Black on the Inside

I love coaching opportunities, and I like CNN anchor Chris Cuomo. Today I get to put the two together.

Chris Cuomo’s show “Cuomo Prime Time” transitions to his CNN colleague Don Lemon (a Black anchor). After singing a line from the theme song of Good Times, a 1970s sitcom about a Black family, Cuomo said to Lemon, “You know I’m Black on the inside.” Major backlash ensued. This blog is not about backlash or giving Cuomo grief. Rather, it is an opportunity to coach.

Self-reflection is foundational to coaching. If given the opportunity, my first few questions to Cuomo would be:

  • What were you trying to communicate?
  • Why was it important for you to communicate that?
  • What was your intention?

Most importantly, I would ask Cuomo, “For whom was your comment intended: Don, the audience, or yourself?”

There is a slur in the Black community. To be called an “Oreo” means that you are Black on the outside but White on the inside. In other words, you are acting White. Now, there is enough to unpack about this singular slur to fill the pages of a large book. We are not going to do that here. Regardless of the message of this slur, its targets are still Black. Regardless of how “White” they act or sound, they are still seen in society as Black. The same reality applies to Chris Cuomo. Regardless of how “Black” he may sound, act, or feel, he is still White. 

Chris Cuomo has most certainly demonstrated a basic understanding of race in this country. He has, at times, been an advocate and a voice. Yet, in the U.S., it simply does not matter what “color” he is on the inside. I’ll state the obvious: we are all the same on the inside, but recognizing his sentiment and not the technicality, he could be purple, green, or blue on the inside. The fact is, on the outside, Cuomo is White and no one will ever see him as anything but White. He can be an abolitionist, an advocate, a sympathizer, a liberal, he can even be a White person in love with a Black person, but he is and will always be White. That alone grants him a life experience that no Black person has: the assumption of goodness; the assumption of rightness. 

I get it. Cuomo has an affinity for Black people and Black culture. Perhaps he should just say that. Let’s see how many alternate responses we can come up with for Cuomo.

Don Lemon: How do you know the words to the Good Time theme song?

Chris Cuomo:  I enjoyed the show growing up.  I just watched the live remake. It’s part of my 1980s syndicated television history. I have an affinity for Black sitcoms. It’s one of those songs that’s hard to get out of your head.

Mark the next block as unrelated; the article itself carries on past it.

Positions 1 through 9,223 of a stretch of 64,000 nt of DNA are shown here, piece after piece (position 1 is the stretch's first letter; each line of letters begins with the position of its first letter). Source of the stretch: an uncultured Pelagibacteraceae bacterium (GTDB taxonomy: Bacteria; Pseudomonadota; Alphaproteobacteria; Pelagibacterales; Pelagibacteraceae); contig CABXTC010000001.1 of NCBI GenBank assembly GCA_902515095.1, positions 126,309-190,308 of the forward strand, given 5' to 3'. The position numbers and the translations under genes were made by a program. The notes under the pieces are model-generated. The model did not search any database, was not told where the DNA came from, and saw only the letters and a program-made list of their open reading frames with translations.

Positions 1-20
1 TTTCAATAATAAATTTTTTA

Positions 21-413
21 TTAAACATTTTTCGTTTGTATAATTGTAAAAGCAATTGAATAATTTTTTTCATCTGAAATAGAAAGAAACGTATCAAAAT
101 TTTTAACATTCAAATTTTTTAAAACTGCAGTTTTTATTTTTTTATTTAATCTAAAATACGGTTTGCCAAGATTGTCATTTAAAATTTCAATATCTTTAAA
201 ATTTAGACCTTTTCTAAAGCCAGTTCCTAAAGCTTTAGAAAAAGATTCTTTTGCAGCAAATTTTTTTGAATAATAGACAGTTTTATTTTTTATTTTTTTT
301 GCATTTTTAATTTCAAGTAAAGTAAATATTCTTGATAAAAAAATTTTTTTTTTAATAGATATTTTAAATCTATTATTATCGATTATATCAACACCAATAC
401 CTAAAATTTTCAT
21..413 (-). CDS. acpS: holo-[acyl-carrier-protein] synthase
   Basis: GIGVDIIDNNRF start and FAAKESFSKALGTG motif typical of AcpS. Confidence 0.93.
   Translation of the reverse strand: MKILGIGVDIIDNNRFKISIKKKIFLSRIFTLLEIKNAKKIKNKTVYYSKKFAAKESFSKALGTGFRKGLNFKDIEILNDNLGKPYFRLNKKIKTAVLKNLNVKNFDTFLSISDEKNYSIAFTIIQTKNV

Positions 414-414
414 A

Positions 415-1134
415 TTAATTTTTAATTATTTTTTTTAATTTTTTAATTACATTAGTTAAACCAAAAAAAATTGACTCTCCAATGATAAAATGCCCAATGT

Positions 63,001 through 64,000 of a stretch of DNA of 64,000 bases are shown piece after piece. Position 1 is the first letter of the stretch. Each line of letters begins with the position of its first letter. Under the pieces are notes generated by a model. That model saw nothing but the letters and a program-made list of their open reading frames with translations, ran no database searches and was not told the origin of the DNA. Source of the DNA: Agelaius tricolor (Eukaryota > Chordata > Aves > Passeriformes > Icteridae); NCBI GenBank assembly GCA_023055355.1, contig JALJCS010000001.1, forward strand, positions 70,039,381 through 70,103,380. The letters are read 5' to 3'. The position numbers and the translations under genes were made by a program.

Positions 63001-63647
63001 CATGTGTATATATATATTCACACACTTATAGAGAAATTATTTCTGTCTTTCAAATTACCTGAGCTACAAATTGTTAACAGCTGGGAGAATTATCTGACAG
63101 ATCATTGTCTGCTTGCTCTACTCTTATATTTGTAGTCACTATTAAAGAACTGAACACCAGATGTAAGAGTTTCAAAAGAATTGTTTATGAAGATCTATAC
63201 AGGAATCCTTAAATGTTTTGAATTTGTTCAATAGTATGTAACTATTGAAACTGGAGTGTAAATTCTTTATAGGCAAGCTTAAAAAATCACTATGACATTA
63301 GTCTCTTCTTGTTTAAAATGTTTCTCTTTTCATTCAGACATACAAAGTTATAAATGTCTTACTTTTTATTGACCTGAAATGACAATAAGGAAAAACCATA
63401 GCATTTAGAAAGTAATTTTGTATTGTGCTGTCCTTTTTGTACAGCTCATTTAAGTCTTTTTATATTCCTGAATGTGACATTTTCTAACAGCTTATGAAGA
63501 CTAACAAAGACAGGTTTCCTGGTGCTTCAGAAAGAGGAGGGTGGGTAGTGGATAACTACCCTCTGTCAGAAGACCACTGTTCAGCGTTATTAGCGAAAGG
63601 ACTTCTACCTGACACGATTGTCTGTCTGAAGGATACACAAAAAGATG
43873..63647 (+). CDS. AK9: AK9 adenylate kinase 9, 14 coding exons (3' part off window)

There are many ways he could have responded differently. But it goes back to the question of intent. What was his intent? If I were coaching Cuomo, I’d dig deep into this question with him and think we would discover that his intent was not simply to recognize or show appreciation for Black culture, but to convey his “coolnesses.” I think he was trying to show that he can relate, connect with, and is “in” with Black people.  It was about him, not Good Times or Blackness.  It was about him being accepted, not about him accepting.

So what’s the harm? In this case, the harm isn’t the intention, it’s the impact. Without intending to, Chris Cuomo minimalized and trivialized being Black. He reduced Blackness to a singular, shared, pleasant experience. In doing so, he eliminated all the shared horrors experienced and diminished them to a song. Cuomo made it about pop culture. He reduced Blackness to him being cool. But he isn’t Black. He isn’t Black when he drives his car, walks into a store, wants to buy or sell a home, or encounters a police officer. In all those moments, he is a White man having a White experience.

In that moment of “you know I am Black on the inside,” Chris Cuomo placed his need for acceptance above the impact that his needs would have on the very people with whom he was trying to align.

Nicole L. Yeldell-Butts

Nicole Butts is an accomplished Diversity, Equity and Inclusion (DEI) executive, strategist, coach, facilitator, and sought-after public speaker. She has served as a chief diversity officer; a director of employee diversity, inclusion, and climate; director of equal employment; manager of affirmative action; and an executive consultant. During her 20-year career, she has built three inaugural DEI offices within institutions and coached, trained, and counseled senior leadership on diversity, equity, and inclusion matters. Nicole is the founder of NLYB Solutions, helping executives, executive teams, and organizations courageously and effectively navigate personal, professional, and organizational DEI journeys.

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